Luxury is not an inherent enemy of common sense. The two need not be at odds with each other. In fact, something wonderful happens when they both just get along.
Witness the all-wheel-drive 2006 Infiniti M35 X sedan, a motorized treaty between excess and practicality. It is one of five models in the reorganized lineup of M-class cars offered by Infiniti, the luxury vehicle division of Nissan Motor Co.
2006 Infiniti M35 X Sedan
Nuts & Bolts|
Downside: We often forget that the car is only one part of the traffic safety system. The other parts include the driver and the road. Defects in one can compromise or cancel the effectiveness of the other, as I discovered in my experience with the M35 X's optional lane- departure warning system. It reads the lane lines accurately only if they are drawn accurately, which, in all too many cases, they aren't.
Ride, acceleration and handling: The M35 X equals and in some cases exceeds the ride and handling of competitive models from Audi, BMW, Cadillac and Mercedes-Benz. I did not do a zero-to-60 time check on acceleration. Some things are best enjoyed without watching the clock. Not to worry, though. The car moves fast enough to get you into lots of trouble, if that's where you want to go.
Head-turning quotient: Oh, Bess! Honey, you snapped necks everywhere with your bad self. Everybody was drawn to this one, cooing over things such as the attractive hip-hop-, bling-bling-inspired finish of its front grille. Totally hip!
Body style/layout: The M35 X is a front-engine sedan available with all-wheel drive, regular rear-wheel drive or rear-wheel drive with active rear steering for better handling around curves and greater ease in parking.
Engines/transmission: The M35 X, as "35" indicates, is equipped with a 3.5-liter, 24-valve V-6 that develops 280 horsepower at 6,200 revolutions per minute and 270 foot-pounds of torque at 4,800 rpm. M45 models come with a 4.5-liter, 32-valve V-8 that develops 335 horsepower at 6,400 rpm and 240 foot-pounds of torque at 4,000 rpm. Each engine is mated to a five-speed automatic transmission that can be shifted manually.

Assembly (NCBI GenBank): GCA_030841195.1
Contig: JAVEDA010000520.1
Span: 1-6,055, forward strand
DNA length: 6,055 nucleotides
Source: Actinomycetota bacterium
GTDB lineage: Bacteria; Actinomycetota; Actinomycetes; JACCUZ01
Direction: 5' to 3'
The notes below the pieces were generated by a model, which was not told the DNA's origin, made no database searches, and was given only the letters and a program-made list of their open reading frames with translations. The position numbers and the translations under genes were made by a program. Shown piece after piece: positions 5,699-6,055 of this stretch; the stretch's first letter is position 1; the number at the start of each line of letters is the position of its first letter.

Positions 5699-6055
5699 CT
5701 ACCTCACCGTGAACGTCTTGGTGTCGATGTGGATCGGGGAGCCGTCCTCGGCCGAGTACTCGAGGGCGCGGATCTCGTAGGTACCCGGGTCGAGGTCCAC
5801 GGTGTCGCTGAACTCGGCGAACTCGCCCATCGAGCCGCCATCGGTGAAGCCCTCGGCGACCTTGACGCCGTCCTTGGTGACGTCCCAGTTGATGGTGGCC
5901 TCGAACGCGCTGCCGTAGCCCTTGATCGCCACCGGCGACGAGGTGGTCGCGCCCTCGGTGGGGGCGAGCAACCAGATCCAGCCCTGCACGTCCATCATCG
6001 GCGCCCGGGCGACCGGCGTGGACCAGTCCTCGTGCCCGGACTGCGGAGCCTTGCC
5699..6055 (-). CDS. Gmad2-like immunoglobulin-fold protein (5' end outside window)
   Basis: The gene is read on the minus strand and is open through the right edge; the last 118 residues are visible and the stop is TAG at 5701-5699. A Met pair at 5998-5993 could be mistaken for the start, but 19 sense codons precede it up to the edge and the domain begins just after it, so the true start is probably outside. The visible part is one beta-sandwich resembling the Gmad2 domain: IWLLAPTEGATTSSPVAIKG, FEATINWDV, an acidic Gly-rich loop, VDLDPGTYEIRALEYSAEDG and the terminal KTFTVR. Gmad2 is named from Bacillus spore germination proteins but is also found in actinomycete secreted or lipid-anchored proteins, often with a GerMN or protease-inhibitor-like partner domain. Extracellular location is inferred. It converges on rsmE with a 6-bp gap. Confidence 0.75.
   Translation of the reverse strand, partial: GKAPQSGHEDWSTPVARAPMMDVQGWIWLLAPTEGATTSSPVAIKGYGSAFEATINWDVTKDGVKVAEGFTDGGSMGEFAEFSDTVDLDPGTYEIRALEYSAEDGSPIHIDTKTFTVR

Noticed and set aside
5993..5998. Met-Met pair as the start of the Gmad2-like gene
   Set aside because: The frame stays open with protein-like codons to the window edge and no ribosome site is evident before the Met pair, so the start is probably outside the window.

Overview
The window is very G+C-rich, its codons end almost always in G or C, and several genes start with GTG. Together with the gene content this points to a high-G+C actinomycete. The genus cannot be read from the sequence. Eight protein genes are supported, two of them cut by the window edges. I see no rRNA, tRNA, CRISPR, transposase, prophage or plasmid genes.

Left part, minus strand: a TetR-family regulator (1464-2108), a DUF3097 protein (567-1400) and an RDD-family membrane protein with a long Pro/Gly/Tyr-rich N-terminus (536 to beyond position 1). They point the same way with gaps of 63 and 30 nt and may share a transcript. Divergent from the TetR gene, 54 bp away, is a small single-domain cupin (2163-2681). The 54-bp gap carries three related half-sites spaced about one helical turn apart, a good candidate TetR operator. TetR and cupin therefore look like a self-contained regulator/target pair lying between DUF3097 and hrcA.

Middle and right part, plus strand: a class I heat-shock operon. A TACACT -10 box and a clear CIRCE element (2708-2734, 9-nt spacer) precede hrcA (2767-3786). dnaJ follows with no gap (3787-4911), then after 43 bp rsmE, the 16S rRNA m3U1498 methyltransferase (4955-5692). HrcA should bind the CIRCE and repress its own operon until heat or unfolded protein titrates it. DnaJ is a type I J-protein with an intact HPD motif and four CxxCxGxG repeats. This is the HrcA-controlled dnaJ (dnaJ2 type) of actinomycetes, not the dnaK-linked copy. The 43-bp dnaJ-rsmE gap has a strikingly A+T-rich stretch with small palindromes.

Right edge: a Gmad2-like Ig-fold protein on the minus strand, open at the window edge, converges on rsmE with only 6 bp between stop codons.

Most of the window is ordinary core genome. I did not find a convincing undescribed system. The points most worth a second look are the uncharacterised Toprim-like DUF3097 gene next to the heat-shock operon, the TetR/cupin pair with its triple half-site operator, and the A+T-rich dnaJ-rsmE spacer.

Cargo and fuel capacities: The tested M35 X has seating for five people. Maximum cargo capacity is 15 cubic feet. The fuel tank holds 20 gallons of required premium unleaded gasoline.
Mileage: I averaged 23 miles per gallon in highway driving.
Safety: Loaded. Optional lane-departure warning system; side and head air bags; traction and stability control; four-wheel anti-lock brakes; turn-signal-equipped mirrors; tire pressure monitoring system.
Price: The base price on the 2006 M35 X is $42,400. Dealer's invoice base price is $38,968. Price as tested is $53,510, including $10,500 in options (navigation system, Bose Surround Sound, 18-inch chrome wheels, etc.) and a $610 destination charge. Dealer's price as tested is $48,625. Prices sourced from Nissan and Edmunds.com. No immediate bargains on this one.
Purse-strings note: This is one very nice car. Compare with Audi A6, BMW 5-Series, Cadillac CTS, Lexus ES 330, Lincoln LS, Mercedes-Benz E-Class.
Other models include the M35 V-6 rear-wheel-drive sedan, the M35 Sport with active rear-wheel steering, the M45 V-8 rear-wheel-drive and the M45 Sport with an active rear-wheel-steering system.
The M35 X and its siblings are all remarkably plush, featuring supple leather interiors trimmed with brushed aluminum, supposedly for more youthful, technologically oriented buyers; or finished with elegant rosewood for older, more traditional customers who know that life's bits and bytes are relatively meaningless without its poetry.